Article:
MADISON, Wis. (7/8/13)--The Credit Union National Association and state leagues and associations across the country are urging credit unions to engage their members in preserving the tax status of credit unions. Credit unions, in turn, are doing their part, including asking for "love letters."
In Washington state, Spokane Teachers CU invited nine other credit unions from the region to a June 21 "summit" to discuss strategies for working together on the tax status issue. The group aims to tap into the same cooperative energy that provided results last year in Spokane on the issue of raising credit unions' member business lending cap, said the Northwest Credit Union Association (Anthem Recap June 28). Last year Spokane credit unions collected 5,000 member signatures in two weeks for that effort.
This time around, STCU President/CEO Tim Johnson and his staff decided to keep the message positive to fit in with its vision statement, "To be the most loved and valued financial relationship on earth." The result: a campaign asking members to "Write us a love letter." Between July 15 and July 26, frontline staff at STCU's 16 branches will ask members to sign a petition that says, "We love our not-for-profit credit union!"
The credit union will keep the message more general because too specific language may not work in all situations, STCU told NWCUA. This year's petition is addressed to no one specifically and makes no mention of pending legislation or congressional discussions. Instead, it will include a short summary of the benefits provided by credit unions, ending with this request: "Help preserve tax-exempt credit unions. It's good for consumers and communities."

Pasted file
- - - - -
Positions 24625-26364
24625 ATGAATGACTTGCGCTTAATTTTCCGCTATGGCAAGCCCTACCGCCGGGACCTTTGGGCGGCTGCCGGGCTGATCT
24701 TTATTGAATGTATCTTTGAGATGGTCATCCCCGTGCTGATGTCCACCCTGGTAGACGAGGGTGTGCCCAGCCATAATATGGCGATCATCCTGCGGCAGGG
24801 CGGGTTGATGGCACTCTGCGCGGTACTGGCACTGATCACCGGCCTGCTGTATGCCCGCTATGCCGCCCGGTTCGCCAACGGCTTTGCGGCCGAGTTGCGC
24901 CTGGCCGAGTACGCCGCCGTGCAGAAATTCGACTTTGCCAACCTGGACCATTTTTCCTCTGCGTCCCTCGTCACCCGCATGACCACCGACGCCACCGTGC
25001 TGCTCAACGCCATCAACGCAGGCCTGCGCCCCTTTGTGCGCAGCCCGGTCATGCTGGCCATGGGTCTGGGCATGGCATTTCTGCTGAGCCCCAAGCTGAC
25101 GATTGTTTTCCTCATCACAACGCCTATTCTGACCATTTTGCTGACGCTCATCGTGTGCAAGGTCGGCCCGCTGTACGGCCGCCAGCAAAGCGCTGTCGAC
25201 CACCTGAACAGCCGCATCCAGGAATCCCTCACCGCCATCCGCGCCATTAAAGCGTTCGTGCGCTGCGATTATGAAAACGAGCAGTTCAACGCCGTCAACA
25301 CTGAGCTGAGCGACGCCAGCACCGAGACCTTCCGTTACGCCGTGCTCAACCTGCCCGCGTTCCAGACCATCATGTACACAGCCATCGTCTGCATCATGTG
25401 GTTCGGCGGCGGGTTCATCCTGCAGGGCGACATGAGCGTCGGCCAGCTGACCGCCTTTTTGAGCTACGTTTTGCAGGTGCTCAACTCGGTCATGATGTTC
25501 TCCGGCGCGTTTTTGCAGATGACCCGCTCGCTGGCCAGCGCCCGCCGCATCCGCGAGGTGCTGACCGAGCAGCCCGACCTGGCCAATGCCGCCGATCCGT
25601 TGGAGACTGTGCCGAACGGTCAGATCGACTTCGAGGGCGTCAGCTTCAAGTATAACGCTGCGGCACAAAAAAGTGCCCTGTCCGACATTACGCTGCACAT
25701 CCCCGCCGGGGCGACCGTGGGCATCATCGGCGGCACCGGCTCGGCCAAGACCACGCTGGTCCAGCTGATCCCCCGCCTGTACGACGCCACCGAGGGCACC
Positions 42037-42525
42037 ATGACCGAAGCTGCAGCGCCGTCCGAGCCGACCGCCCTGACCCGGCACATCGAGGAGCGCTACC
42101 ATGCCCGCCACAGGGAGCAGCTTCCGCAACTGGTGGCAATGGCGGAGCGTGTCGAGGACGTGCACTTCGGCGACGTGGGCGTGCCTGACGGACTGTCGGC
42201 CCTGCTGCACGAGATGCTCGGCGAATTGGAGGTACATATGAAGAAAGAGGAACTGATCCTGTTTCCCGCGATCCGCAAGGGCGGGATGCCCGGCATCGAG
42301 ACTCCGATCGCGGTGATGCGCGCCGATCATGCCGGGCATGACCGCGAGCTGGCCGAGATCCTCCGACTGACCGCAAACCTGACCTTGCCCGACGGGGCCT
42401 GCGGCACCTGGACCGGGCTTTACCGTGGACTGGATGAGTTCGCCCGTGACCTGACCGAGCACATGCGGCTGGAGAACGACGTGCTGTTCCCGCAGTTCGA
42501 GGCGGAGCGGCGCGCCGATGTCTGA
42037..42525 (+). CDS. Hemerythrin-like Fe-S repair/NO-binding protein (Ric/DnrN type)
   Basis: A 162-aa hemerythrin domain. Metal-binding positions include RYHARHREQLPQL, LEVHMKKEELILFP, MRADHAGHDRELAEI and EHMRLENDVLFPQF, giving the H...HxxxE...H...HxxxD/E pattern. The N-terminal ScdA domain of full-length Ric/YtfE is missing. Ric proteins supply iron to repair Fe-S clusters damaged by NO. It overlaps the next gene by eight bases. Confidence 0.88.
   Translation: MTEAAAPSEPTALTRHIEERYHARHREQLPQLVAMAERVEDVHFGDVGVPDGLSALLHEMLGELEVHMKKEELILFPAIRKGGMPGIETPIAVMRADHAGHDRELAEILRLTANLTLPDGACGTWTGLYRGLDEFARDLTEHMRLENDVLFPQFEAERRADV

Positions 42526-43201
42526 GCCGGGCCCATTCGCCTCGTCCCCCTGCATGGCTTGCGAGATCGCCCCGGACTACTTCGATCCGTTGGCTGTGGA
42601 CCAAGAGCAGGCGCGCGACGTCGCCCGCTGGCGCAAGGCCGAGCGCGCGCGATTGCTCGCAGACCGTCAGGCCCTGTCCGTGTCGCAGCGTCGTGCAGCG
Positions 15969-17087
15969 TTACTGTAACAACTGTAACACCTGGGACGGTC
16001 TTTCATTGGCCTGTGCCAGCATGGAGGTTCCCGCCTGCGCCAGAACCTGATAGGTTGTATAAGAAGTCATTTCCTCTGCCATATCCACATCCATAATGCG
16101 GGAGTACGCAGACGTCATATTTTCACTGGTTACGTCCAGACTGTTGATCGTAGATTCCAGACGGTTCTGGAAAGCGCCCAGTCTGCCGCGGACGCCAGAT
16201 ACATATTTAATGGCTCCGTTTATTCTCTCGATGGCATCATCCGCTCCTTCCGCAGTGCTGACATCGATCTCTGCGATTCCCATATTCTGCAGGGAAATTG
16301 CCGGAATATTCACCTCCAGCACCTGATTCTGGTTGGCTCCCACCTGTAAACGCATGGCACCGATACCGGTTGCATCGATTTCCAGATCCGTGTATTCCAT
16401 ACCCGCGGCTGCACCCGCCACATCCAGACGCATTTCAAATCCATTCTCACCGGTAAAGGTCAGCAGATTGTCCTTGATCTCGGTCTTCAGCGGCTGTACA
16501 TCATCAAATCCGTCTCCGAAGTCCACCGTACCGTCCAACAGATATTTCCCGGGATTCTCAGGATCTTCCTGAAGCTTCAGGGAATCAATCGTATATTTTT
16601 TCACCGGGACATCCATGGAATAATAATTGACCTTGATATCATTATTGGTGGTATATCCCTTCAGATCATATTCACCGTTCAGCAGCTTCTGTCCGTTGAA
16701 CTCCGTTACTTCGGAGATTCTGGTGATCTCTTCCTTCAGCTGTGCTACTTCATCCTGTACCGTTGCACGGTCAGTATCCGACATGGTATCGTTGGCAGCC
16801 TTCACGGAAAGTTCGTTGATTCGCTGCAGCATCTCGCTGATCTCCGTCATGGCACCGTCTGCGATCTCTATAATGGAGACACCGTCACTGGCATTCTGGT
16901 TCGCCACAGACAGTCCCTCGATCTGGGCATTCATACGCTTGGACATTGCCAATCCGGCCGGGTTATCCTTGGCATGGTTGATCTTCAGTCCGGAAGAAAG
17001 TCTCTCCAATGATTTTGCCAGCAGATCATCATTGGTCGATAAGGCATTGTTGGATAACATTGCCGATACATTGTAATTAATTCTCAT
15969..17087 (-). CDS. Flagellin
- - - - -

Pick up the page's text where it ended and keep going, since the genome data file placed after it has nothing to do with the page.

The credit union also is encouraging back-office employees to obtain at least one letter to members of Congress from credit union supporters, saying they love their credit union just the way it is. Writers are asked to deliver their letter--typed or handwritten and short or long--to an employee or a branch. Or they can call the credit union to pick up the letter.
To encourage staff to write their own letters, the credit union is staging letter-writing parties in its headquarters' cafeteria. STCU has informed staff about the campaign through the company's intranet site, its daily e-newsletter for employees and direct e-mails from Johnson. Now its Community Relations and Communications staff are visiting each branch for staff meetings, providing talking points and other materials including letter-writing tips that can be used by both employees and members.
STCU also is educating members about the effort through its summer member newsletter , on its website and in its social media platforms. When the petition drive begins June 15, the "Write us a love letter" message will appear on plasma screens and other branch materials. Word of mouth is expected to be the biggest driver for the effort.
During the June 21 meeting, STCU provided other credit unions with logo-free versions of its petitions and collateral materials that can be adapted to fit other credit unions. The goal is to put all petitions and letters together in binders by the time Congress starts its summer recess on Aug. 5.
NWCUA also reported that Northwest credit unions are rolling out internal and external campaigns to support the "Don't Tax My Credit Union" campaign. Oregon Community CU in Eugene is leading that charge, producing more than 1,800 contacts to Congress in the past few weeks, while Red Canoe CU in Longview, Wash., leads with 497 contacts--the result of one e=-mail "ask" to its members (Anthem Recap June 28).
Examples in other states: